Have you ever looked at your First Year Writing syllabus and thought, “I wonder which one of these girlbosses is most like me?” You finally have an answer! Below, you’ll (hopefully) find the vibe you emit via the course readings that have your favorite professors in a chokehold.

Disclaimer: You will not be seeing anything by Michel Foucault on this list. Much like the act of throwing a little fit when Bwog writes about Barnard, I think of him as more of a Columbia Man thing.

“Shitty First Drafts” by Anne Lamott: Psychology

Like putting “Shitty First Drafts” on your syllabus, choosing to major in Psych just seems like it requires a minimal amount of creativity. Where’s the spice? Not in either of these things. Also like “Shitty First Drafts,” Psych majors show up in my classes way too often for my taste. On that note, if you’re a PoliSci major reading this, this one is also about you.

The Second Sex by Simone de Beauvoir: Economic and Social History

Any time someone tells me they’re an Econ & Social History major, I always have the same reaction: much like reading this book and speaking French in general, I may not understand why you chose this one specifically, but I’ll give you a pass for being very hot.

“Having a Bad Morning” by Alex Johnson: Economics (any other track) 

The rest of y’all are not getting off that easy. Much like the professors who put this essay on their syllabi, you literally could’ve chosen anything, but here you are, listening to some mediocre white man explain his little step-by-step guide to success like it’s Vogue Beauty Secrets. Alex Johnson is the only male author on this list, and you should take that personally. This essay is eagerly awaiting the Goldman Sachs Summer Internship Info Session it heard about on Handshake, and so are you.

“Can the Subaltern Speak?” by Gayatri Spivak: English 

Like English majors, I think of “Can the Subaltern Speak?” as being foundational to Barnard’s carefully-cultivated vibe. However, like Gayatri Spivak, you’re probably overusing the word “subaltern” in your seminar.

“Mama’s Baby, Papa’s Maybe: An American Grammar Book” by Hortense Spillers: Double Major in Comp Lit and Theatre

Comp Lit because as a major, that department—like this essay—has immaculate vibes. Theatre because every time I hear someone reference this essay, the context is so overwhelmingly performative that I automatically think they’re doing a little play.

“Meet Justin Bieber!” by Zadie Smith: Sociology 

This was one of my favorite readings in First Year Writing, and who else deserves the honor of being Zadie Smith, the author so cool and hot that Kendall Roy was anxiously awaiting her RSVP to his Sweet 40th? Sociology majors emit that exact vibe. Much like a bad Zadie Smith piece, I’m not sure a Sociology major who isn’t the coolest person alive actually exists.

“Venus in Two Acts” by Saidiya Hartman: History

I was informed by a reliable source (Bwog’s multiple Barnard History majors) that History is in fact our best major, and I think as such, it deserves only the best course reading. “Venus in Two Acts” is for the hotties who critically question what constitutes an archive.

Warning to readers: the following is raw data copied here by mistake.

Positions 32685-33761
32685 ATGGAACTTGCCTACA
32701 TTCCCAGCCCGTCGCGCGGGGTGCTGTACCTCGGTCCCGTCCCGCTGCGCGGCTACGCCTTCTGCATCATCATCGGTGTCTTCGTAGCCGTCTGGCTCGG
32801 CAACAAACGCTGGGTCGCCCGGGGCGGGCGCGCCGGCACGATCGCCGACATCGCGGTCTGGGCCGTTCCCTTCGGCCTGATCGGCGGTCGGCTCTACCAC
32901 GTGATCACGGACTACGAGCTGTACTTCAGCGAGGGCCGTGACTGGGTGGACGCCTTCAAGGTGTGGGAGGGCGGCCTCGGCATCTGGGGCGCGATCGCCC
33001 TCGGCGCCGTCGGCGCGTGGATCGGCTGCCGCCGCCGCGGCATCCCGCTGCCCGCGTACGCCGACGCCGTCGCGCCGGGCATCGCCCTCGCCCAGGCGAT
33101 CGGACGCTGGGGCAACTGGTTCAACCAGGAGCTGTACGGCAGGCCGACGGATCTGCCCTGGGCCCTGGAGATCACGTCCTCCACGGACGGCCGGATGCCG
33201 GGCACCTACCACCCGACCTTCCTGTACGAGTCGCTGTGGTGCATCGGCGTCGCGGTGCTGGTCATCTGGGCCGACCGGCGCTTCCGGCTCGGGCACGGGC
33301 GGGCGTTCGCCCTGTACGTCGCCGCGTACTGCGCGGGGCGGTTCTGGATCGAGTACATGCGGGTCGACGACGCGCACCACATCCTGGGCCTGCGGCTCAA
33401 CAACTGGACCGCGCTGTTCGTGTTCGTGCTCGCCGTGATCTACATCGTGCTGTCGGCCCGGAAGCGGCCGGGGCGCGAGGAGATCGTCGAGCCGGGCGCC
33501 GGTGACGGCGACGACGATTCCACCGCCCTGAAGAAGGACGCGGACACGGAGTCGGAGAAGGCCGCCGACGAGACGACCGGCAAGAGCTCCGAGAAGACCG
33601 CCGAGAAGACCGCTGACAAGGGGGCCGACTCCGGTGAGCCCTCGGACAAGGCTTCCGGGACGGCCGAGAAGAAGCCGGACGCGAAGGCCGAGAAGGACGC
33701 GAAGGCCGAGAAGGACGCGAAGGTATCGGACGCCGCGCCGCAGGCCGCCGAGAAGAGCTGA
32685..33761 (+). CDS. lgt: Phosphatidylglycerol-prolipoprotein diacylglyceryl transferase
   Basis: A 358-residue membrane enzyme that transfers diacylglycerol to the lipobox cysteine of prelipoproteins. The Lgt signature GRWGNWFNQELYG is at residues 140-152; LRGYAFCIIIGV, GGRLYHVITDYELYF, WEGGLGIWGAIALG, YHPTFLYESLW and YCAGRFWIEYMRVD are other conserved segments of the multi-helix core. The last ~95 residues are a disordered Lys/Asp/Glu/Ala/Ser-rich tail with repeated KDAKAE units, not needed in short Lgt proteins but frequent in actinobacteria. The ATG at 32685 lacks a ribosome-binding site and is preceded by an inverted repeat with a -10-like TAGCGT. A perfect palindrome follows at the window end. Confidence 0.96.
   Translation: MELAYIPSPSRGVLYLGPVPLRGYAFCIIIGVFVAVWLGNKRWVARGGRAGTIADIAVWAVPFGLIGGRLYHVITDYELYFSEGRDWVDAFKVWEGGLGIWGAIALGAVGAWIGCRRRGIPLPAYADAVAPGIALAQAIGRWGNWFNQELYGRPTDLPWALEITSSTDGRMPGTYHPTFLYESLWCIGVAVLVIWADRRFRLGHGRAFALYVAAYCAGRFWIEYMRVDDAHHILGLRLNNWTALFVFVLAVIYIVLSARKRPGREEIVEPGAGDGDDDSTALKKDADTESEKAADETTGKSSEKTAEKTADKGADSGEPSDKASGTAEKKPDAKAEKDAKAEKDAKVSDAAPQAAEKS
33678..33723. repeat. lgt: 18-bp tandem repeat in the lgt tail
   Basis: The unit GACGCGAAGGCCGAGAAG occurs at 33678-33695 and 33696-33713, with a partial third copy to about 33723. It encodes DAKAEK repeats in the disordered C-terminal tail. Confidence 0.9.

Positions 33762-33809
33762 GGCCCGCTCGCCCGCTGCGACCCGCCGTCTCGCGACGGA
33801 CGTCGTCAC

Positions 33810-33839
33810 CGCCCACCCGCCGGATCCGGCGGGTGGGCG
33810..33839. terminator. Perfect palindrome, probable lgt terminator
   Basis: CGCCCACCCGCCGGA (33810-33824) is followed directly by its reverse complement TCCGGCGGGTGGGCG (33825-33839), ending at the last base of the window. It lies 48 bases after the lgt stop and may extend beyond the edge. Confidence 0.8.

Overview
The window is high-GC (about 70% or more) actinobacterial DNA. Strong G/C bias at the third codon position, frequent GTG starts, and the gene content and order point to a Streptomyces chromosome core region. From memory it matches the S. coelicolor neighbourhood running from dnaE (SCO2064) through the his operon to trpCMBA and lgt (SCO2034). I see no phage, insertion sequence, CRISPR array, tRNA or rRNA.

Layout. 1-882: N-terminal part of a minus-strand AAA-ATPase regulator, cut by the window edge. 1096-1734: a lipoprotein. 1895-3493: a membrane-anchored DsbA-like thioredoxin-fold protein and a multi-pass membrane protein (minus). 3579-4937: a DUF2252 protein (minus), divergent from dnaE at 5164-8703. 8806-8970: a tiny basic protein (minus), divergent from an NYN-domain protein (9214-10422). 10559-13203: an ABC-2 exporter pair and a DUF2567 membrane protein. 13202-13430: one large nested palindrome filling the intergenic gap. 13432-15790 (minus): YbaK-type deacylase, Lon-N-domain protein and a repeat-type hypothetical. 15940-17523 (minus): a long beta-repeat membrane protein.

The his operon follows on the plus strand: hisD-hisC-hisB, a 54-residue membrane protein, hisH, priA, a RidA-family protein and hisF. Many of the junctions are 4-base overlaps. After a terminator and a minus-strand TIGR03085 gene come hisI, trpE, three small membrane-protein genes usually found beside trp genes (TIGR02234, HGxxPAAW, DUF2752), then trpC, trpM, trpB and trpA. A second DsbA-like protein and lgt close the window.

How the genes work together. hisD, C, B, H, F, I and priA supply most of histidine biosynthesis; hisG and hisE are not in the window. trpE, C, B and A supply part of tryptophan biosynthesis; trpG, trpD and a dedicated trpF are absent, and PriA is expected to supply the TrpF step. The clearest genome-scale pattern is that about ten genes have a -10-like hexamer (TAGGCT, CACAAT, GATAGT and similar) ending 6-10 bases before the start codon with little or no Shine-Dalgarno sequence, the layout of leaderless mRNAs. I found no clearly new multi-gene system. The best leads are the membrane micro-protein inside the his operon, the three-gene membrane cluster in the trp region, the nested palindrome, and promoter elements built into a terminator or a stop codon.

“Performative Acts in Gender and Constitution” by Judith Butler: Women’s, Gender, and Sexuality Studies

You know why you got this one. Like Judith Butler, you have a penchant for speaking like a thesaurus with a septum piercing. It’s not your fault! Your reading load is so heavy that you barely have the time to hold intersectional space for consciously rejecting your current linear movement by manifesting a more epistemologically accessible lexicon in which to think critically about why it’s taking you a fucking paragraph of academic buzzwords to communicate one iota of content.

Disclaimer #2: I’m a WGSS minor.

Passing by Nella Larsen: Anthropology 

I usually don’t expect required course materials to be this good of a read, but roughly 20 pages in I was absolutely hooked, and I think that’s the quintessence of Barnard’s Anthropology department. Does anyone write their “Why Barnard?” essay picturing themselves as an Anthropology major? It doesn’t matter—once you’ve gotten far enough into your first class to start viewing everything with a linguistic and cultural lens, there’s no turning back.

“How to Tame a Wild Tongue” by Gloria Anzaldúa: American Studies

This choice was very simple: I’m an American Studies major, and this is my favorite course reading on this list. As someone who famously self-tokenized on their Barnard application by choosing Gloria Anzaldúa as their “one woman—historical figure, fictitious character, or modern individual—to converse with for an hour,” I don’t need more justification than that. 

Disclaimer #3: If you’re headed to the comments section to ask why there aren’t more STEM majors on this list, that’s simple! They can’t read.

Old Timey Library via Bwog Archives